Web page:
Happy eighth day of Christmas! I know we’re all turning our thoughts to the new year, to heading back to work or school, to the business and busyness of 2022.
And so I’d like to ask your indulgence to tell a story from way back in the last year.
Last week, actually.
It was two days before Christmas of 2021. It’s a tale of Christmas generosity that I’d like to see live on well into the new year.
On the eve of Christmas Eve, my kids and I joined a half dozen good folks who were volunteering to run the entrance to the light display at Fort Borst Park.
We collected the $5 entry fee as well as any bags of canned food that people brought for donation to local food banks. We used clickers to count the number of cars and the number of attendees inside the cars. (We had 651 cars and a total of 2,264 people over four hours that night of Dec. 23 — an incredible number, in my opinion.)
It was a cold but joyful night. People took a new route into the park this year (by Wheeler Field), which removed the line of cars from the busy areas by the freeway interchange.
Everyone was happy, even after waiting in line. They were there for the magic of the light displays. The spirit of Christmas was shining bright. You could see it in the eyes of the little kids and even the inner children of the adults.
My favorite part of the night was when folks would give us extra money, saying “I want to pay for the car behind me.”
The look of surprise and delight in the face of the next driver was such a treat.
After a moment of shock, they’d usually say something along the lines of, “Well, let’s keep it going!” They’d hand us their $5 and tell us to pass the blessing along.
My kids would cheer each time they heard that. They kept a running count of the number of times people passed it along. I think our record was around 20 cars in a row that would continue paying for the car behind them. They were many other streaks of a dozen or more cars. I think that many of the people who broke the streak didn’t do it out of selfishness, but simply because in the unexpectedness of the moment they didn’t think to pass it on.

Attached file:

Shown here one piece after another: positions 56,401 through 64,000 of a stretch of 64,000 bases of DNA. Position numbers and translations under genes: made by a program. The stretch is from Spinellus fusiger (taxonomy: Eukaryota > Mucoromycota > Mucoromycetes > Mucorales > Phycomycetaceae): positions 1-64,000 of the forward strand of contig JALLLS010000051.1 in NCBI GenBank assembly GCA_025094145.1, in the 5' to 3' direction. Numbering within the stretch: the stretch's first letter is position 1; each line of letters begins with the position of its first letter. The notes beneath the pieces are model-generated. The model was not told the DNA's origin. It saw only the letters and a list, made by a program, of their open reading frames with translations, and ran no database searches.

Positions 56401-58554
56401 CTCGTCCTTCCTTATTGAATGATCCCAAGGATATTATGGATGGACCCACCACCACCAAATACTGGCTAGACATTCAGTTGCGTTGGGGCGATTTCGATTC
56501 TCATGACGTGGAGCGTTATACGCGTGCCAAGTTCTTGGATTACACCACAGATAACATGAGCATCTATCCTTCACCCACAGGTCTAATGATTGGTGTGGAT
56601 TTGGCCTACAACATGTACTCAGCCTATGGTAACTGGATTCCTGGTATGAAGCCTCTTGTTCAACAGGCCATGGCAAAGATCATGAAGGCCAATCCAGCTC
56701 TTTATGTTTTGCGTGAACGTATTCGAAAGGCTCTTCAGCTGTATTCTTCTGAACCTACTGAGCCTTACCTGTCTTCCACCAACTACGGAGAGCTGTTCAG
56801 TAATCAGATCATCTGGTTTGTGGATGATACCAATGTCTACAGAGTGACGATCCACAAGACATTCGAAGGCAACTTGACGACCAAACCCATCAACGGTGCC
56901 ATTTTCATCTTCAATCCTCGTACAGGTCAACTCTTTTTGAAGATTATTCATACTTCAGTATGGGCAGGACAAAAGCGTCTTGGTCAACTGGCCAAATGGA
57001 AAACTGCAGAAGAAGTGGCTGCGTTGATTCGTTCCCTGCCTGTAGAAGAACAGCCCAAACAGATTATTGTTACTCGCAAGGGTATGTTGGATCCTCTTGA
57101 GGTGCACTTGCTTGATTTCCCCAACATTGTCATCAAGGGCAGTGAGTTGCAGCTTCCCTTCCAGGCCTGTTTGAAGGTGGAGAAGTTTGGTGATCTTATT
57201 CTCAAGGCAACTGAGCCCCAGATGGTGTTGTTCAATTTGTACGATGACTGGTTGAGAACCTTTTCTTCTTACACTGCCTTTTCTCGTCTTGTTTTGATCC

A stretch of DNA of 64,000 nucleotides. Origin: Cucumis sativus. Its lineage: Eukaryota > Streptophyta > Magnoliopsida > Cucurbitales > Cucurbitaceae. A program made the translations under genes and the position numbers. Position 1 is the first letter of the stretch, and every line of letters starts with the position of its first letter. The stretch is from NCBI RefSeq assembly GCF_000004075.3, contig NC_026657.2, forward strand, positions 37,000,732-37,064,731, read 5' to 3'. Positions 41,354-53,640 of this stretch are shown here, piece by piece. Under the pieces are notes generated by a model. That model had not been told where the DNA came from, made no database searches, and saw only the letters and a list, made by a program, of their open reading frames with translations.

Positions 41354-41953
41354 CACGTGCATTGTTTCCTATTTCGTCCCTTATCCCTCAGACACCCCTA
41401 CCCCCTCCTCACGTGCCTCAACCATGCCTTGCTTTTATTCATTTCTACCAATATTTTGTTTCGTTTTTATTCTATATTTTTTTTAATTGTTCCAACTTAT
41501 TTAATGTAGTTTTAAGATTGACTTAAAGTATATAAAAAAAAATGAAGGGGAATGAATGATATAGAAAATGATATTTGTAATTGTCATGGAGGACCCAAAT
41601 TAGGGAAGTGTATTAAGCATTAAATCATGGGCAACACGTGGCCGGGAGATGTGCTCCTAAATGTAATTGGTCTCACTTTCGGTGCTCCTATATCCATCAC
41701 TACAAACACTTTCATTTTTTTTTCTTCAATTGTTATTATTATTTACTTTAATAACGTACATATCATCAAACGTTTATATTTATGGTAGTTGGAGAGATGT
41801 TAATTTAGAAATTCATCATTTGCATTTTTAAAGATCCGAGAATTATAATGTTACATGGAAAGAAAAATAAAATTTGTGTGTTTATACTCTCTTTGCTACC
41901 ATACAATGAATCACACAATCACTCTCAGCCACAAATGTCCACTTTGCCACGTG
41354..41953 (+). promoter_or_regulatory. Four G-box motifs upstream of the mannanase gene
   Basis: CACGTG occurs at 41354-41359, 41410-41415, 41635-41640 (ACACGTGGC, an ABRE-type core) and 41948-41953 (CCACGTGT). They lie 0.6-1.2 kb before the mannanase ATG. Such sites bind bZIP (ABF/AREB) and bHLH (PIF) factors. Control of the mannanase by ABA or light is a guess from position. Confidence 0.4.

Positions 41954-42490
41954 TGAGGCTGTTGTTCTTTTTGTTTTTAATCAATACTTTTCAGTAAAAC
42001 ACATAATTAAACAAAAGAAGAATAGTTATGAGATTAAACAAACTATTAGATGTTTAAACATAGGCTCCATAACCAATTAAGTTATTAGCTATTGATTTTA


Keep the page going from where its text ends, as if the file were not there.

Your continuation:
One older man gave me a $20 bill and said he wanted to pay for the next three cars behind him that had kids. You could see the happiness he felt, knowing the joy he was giving to children.
In a happy twist, all of the people in those chains of kindness ended up paying the same amount of money they were due to pay anyway. The sweetness came from the pleasure of giving it out of generosity rather than as an obligation.
It reminds me of Portia’s speech in Shakespeare’s “The Merchant of Venice”:
The quality of mercy is not strained;
It droppeth as the gentle rain from heaven
Upon the place beneath. It is twice blest;
It blesseth him that gives and him that takes...
People were so genuinely pleased to know that the person ahead had thought of them, and were so gratified to be able to give to someone else. I hope they — and all of us — can carry that spirit on into 2022 and beyond.
Now I have to add one more detail. Among the rules presented to us when we showed up to volunteer was that we weren’t supposed to allow people to pay for those in cars behind them. If someone gave us more than $5, we were supposed to credit them for their $5 entry fee and then take the rest as an extra donation to the charities that benefit from the light tour.
Apparently the reason for that was to ensure that we collected enough money to match the number of cars that came through, so that there would never be a question about proper cash handling procedures.
I respect that reasoning. We made sure that we ended up with at least $5 collected for every car.
If there is another reason that I didn’t hear, I’d be more than willing to take chastisement and correction from the folks in charge.
But if not, perhaps they might want to rewrite the rules for next year. Letting people give generously to others — neighbors they don’t know but for whom they feel a burst of kindness — gets to the heart of the Christmas spirit. Taking that opportunity away from them has the whiff of the Grinch about it.
At any rate, I do apologize for stepping outside the letter of the guidelines. I’m not advocating that anyone break the rules, but I do have to say that I was so enchanted by the magic of the generosity that followed us bending this one.
Dad joke of the week:
Q: What do you call a large swamp lizard that can start problems in the blink of an eye?
A: An insta-gator.
Brian Mittge aims to keep the Christmas spirit alive into 2022. He can be reached at firstname.lastname@example.org.